Government Auctions Oil Rights On Millions Of Acres In Alaska

Alaskan oil lease sale brings few bids despite vast territory offered. Reuters: "An oil-and-gas lease sale that raised concerns with environmentalists due to the vast amount of acres offered in Arctic Alaska drew few bids on Wednesday, government officials said. Seven bids were received, covering about 80,000 acres - or less than 1 percent of the 10.3 million acres offered in the National Petroleum Reserve in Alaska by the Trump administration. It was, by far, more territory than ever offered in any of the previous 12 NPR-A lease sales held since 1999. The sale was the latest move by the administration of President Donald Trump, a Republican, supporting his pledge to make the United States "energy dominant" by boosting output of oil, natural gas and coal."

Trump Rushes To Open Federal Lands To Drilling

Now we finally know how much Federal land could be at stake in Trump’s rush for more drilling. Mother Jones: "If fossil fuels are the Holy Grail for the Trump administration—and his emphasis on 'energy dominance' suggests they are—there is far more at stake than the 2 million acres the president rescinded from Bears Ears and Grand Staircase-Escalante’s monument designations. More than 120 million acres of protected land—larger than the state of California—are situated over rich reserves of oil, coal, and gas, according to a new analysis by Greenpeace’s Unearthed investigations team. They calculate that within those public lands are 28.9 million acres of national forests, 13.6 million acres of national wildlife refuge, 2.9 million acres of parks, and 7 million acres of wilderness overlapping with fossil fuel fields and basins. This is the first relatively comprehensive inventory of federally protected land intersecting with oil, coal, and gas deposits. Unearthed compared fossil fuel estimates from the US Geological Survey, Energy Information Administration, and Alaska Department of Resources with federal land data from the Geological Survey, using mapping software to calculate the percentages of federal land acreage that overlap."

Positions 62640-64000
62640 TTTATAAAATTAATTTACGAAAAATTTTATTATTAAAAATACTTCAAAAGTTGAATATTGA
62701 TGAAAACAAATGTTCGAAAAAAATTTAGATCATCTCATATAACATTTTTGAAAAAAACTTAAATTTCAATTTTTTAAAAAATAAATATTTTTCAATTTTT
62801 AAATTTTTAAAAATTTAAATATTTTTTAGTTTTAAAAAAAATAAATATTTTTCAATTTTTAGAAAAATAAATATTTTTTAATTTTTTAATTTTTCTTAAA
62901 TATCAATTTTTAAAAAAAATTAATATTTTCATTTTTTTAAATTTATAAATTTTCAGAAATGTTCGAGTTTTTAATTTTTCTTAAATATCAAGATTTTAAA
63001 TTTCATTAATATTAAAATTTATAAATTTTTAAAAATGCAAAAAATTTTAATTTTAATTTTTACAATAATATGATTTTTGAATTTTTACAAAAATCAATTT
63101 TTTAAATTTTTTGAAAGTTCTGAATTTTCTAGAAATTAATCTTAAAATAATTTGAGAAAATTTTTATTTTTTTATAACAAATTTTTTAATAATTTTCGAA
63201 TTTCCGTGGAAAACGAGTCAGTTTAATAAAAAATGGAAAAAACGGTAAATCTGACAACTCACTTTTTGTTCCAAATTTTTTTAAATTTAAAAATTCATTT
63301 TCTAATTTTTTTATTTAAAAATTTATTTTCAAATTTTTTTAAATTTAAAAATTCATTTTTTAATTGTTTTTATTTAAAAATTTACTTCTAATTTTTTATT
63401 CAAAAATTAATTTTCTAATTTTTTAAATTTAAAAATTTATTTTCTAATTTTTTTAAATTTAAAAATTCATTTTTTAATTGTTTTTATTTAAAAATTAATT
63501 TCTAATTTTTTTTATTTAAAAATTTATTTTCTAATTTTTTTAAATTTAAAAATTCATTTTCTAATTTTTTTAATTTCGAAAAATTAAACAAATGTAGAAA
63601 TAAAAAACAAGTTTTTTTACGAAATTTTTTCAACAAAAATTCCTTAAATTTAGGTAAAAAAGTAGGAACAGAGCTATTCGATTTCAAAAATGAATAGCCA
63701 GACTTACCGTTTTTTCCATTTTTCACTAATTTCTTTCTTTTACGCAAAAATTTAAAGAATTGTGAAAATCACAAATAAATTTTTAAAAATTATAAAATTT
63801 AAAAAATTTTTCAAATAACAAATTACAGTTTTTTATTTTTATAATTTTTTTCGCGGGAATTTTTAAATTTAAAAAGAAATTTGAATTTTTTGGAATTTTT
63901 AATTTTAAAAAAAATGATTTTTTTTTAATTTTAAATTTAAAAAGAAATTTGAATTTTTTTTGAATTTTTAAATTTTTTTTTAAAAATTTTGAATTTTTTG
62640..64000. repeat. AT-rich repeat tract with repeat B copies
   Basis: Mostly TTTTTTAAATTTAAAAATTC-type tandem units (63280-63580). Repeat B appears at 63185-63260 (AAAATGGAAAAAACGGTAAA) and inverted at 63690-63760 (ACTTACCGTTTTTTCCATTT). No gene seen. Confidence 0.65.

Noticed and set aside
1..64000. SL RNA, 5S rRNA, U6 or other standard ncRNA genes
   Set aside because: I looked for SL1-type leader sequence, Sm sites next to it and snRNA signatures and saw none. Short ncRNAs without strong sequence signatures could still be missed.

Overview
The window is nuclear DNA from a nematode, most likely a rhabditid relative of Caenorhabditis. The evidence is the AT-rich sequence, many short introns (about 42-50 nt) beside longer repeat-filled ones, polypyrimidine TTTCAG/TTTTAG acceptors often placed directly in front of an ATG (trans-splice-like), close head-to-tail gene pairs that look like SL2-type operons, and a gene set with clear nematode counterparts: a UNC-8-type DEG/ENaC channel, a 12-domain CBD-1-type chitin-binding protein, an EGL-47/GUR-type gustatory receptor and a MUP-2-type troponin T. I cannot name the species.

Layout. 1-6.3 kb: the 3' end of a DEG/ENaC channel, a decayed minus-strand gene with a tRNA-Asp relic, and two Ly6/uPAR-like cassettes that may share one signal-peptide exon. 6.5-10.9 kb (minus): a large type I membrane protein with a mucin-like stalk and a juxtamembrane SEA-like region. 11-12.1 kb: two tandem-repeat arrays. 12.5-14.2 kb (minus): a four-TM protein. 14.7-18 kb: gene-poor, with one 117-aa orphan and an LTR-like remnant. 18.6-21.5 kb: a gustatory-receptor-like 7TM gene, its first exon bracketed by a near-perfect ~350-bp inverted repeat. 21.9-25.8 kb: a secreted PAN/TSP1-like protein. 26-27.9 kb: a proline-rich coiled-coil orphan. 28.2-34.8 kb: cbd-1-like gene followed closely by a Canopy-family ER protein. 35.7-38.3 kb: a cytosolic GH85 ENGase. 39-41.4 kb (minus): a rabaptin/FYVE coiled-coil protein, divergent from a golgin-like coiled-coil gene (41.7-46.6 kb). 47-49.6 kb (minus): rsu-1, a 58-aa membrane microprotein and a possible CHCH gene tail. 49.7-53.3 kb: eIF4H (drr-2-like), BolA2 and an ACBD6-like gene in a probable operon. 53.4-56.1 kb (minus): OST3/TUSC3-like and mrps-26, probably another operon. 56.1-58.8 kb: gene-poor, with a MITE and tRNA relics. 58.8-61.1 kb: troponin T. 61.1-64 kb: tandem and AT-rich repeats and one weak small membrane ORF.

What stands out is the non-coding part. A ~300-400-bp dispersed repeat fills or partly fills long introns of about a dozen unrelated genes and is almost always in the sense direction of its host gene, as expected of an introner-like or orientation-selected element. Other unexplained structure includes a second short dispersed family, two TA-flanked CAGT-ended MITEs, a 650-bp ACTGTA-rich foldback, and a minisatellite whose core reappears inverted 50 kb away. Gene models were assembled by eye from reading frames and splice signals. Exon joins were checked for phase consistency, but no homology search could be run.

Native Groups Challenge Oil Sales

Republican tax bill presents grave threat to Alaska's tribal groups. The Guardian: "For tribal people in northern Alaska, a Republican tax overhaul that was hastily cobbled together in congressional backrooms 3,000 miles away has raised fears that their entire way of life could be erased from this frigid corner of the US. The Senate’s tax bill may land a decisive blow in a 30-year environmental battle over the Arctic national wildlife refuge, a vast untrammeled area hailed as America’s Serengeti by conservationists, by finally prising open the wilderness to oil and gas drilling. The region’s Gwich’in people fret that their primary food source, caribou, may be lost, and with it the future of the tribe itself. 'We are fighting for our way of life right now,' said Bernadette Demientieff, the executive director of the Gwich’in steering committee, who is spending the week in Washington DC to frantically plea the tribe’s case to Congress."